Other OTP technologies, such as floating gate, electrical fuse, or anti-fuse have yield loss when programmed in field. Typically 1-2% of yield loss is not unusual because the programming mechanisms are based on applying high voltage or high current to break or to trap something in brutal forces. However, I-fuse™ programming has a well-defined program window of above electromigration threshold and below explosive (break) point. If any I-fuse™ is programmed within this program window, the programming behavior can be characterized, and the yield can be accurately predicted.
The program window can be characterized in a straightforward way. The minimum program voltage is determined by starting with a low programming voltage and incrementing until all bits can be successfully programmed. Incrementing the program voltage until at least one unprogrammed bit becomes programmed or one programmed bit becomes unprogrammed, the immediate previous program voltage is the maximum program voltage. As long as the maximum and minimum program voltages are wide apart and within the controlled margins, the program yield can be guaranteed to be 100%. A typical program defect versus program voltage in GlobalFoundries’ 22FDX® is shown in Fig. 4. Based on the test data, the program defect rate (called Bit Error Rate, BER) can be characterized very well.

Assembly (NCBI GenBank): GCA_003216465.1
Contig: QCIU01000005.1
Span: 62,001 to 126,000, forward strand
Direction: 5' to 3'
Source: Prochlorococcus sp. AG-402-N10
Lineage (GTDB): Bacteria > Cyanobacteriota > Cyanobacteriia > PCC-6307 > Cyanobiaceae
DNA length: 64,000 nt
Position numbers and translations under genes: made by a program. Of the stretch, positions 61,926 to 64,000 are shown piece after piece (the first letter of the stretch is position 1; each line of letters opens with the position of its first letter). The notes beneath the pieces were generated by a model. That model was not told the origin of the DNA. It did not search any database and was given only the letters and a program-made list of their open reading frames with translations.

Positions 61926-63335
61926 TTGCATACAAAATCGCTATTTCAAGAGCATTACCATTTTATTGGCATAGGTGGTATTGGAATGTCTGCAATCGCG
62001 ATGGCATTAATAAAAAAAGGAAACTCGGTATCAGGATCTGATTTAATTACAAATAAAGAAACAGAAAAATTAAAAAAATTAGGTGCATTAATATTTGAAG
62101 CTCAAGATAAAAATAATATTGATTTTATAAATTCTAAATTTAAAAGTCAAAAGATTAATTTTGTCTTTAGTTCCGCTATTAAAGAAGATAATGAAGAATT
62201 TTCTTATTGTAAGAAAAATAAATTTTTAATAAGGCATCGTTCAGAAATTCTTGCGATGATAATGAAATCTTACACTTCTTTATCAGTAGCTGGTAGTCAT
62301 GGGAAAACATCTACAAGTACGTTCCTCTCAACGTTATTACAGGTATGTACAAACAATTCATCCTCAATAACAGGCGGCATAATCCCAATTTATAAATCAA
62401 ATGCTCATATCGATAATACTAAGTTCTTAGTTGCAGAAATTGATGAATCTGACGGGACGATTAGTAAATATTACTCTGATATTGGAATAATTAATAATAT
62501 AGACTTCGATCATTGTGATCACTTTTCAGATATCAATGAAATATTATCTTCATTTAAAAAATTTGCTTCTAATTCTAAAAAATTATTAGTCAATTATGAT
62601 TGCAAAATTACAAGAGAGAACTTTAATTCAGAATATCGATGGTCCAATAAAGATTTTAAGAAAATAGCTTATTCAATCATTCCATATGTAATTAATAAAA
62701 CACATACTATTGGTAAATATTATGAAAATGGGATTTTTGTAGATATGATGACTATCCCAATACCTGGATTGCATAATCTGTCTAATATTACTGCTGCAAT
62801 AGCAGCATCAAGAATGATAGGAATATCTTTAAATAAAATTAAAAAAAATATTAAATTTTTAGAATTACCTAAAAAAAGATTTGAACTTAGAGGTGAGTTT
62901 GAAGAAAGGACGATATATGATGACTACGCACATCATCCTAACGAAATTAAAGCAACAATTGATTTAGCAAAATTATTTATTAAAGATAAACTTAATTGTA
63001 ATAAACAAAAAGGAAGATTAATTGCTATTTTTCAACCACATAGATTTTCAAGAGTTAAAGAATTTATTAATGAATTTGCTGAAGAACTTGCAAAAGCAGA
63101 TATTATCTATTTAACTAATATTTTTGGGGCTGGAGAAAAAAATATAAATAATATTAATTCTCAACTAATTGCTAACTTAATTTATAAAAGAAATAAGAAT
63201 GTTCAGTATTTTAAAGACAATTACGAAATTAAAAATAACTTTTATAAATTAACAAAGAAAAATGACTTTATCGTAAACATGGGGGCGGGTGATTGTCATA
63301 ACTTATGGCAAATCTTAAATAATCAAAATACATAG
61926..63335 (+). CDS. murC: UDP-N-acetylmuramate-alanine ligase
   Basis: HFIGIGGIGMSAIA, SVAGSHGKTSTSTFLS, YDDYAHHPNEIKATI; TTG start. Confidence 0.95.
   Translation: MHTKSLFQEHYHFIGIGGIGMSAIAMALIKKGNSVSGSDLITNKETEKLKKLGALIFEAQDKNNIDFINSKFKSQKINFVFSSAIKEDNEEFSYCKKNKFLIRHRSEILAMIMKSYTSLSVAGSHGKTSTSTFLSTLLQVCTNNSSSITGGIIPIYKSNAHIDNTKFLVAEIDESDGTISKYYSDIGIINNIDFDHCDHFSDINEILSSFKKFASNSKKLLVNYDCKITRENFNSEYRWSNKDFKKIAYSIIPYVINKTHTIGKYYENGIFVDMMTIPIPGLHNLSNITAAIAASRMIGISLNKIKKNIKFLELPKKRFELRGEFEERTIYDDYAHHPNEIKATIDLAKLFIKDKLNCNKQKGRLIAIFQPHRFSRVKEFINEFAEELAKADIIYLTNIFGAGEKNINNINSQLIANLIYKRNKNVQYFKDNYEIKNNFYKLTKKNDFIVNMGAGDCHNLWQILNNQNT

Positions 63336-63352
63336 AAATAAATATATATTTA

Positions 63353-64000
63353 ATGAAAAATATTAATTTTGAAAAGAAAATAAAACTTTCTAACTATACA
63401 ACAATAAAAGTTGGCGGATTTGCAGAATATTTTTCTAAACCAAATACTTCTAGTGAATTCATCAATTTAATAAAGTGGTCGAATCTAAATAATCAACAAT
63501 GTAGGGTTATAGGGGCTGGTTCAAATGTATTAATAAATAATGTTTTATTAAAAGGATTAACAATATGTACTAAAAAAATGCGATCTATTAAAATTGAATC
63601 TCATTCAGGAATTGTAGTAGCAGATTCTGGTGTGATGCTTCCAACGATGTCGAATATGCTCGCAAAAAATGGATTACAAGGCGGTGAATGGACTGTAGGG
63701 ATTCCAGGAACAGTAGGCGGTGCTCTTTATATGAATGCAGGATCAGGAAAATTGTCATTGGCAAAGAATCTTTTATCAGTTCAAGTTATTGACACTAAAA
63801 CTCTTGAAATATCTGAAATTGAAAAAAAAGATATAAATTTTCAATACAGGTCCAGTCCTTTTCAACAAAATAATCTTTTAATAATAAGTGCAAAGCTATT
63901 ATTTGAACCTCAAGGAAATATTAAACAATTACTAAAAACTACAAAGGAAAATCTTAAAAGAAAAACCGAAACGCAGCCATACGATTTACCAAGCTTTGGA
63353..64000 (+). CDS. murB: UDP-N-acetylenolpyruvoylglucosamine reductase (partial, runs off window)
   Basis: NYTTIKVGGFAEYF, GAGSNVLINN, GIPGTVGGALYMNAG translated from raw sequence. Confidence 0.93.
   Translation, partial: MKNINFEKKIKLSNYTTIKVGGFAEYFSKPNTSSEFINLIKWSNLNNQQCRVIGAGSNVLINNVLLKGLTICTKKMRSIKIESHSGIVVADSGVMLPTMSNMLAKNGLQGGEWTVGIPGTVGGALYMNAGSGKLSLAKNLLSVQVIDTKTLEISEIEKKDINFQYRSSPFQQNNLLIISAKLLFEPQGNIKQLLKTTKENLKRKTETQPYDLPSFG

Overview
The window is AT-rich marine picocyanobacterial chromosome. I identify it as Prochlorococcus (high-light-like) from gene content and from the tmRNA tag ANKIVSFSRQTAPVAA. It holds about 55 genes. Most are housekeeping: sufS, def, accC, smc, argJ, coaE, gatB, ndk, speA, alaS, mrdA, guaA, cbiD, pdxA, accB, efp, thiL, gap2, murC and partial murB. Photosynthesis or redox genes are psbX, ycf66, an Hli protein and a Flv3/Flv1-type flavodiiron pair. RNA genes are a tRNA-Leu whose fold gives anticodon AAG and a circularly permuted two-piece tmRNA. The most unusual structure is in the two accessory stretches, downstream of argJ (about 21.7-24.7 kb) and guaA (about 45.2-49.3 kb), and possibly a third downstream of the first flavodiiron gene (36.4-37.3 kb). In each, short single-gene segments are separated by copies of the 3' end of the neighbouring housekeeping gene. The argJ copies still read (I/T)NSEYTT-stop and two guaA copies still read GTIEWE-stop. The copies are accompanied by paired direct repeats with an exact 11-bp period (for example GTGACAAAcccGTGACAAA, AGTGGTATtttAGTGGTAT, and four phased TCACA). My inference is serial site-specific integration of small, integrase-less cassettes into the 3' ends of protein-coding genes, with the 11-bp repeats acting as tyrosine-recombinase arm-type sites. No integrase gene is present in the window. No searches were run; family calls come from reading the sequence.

Fig. 4 I-fuse™ program window characterization in GlobalFoundries’ 22FDX®
Concurrent Low Voltage Write Read
The last question above is about how to make sure every functional block of an OTP can perform as expected. Other than whether an OTP cell can be programmed or not, how to make sure sense amplifiers actually detect a programmed state? How to test if there are any Wordlines (WL) or Bitlines (BL) opens or shorts? How to test if all X- and Y- decoders identify unique addresses correctly? How to test if control logic functions properly? And the most important question: how to make sure program circuits do not accidentally program any bits during tests?
The above questions are simple to address for memories (such as SRAM or DRAM, for example) that can be read and written multiple times repetitively by using complex test patterns, such as March patterns, by reading and writing opposite data alternately. Any stuck-at faults or coupling faults can be detected easily. However, OTP can only be written once. Even if some spare bits in OTP macros can be tested during programming, there is still no guarantee the OTP bits in the main array will function as expected.
A non-destructive program state can be created in I-fuse™ so that the conventional memory test schemes can be applicable to exercise full fault coverage by generating SRAM-like test patterns. Clarification about the I-fuse™ OTP array structure in Fig. 5 can help to further explain this.
Figure 5: I-fuse™ array structure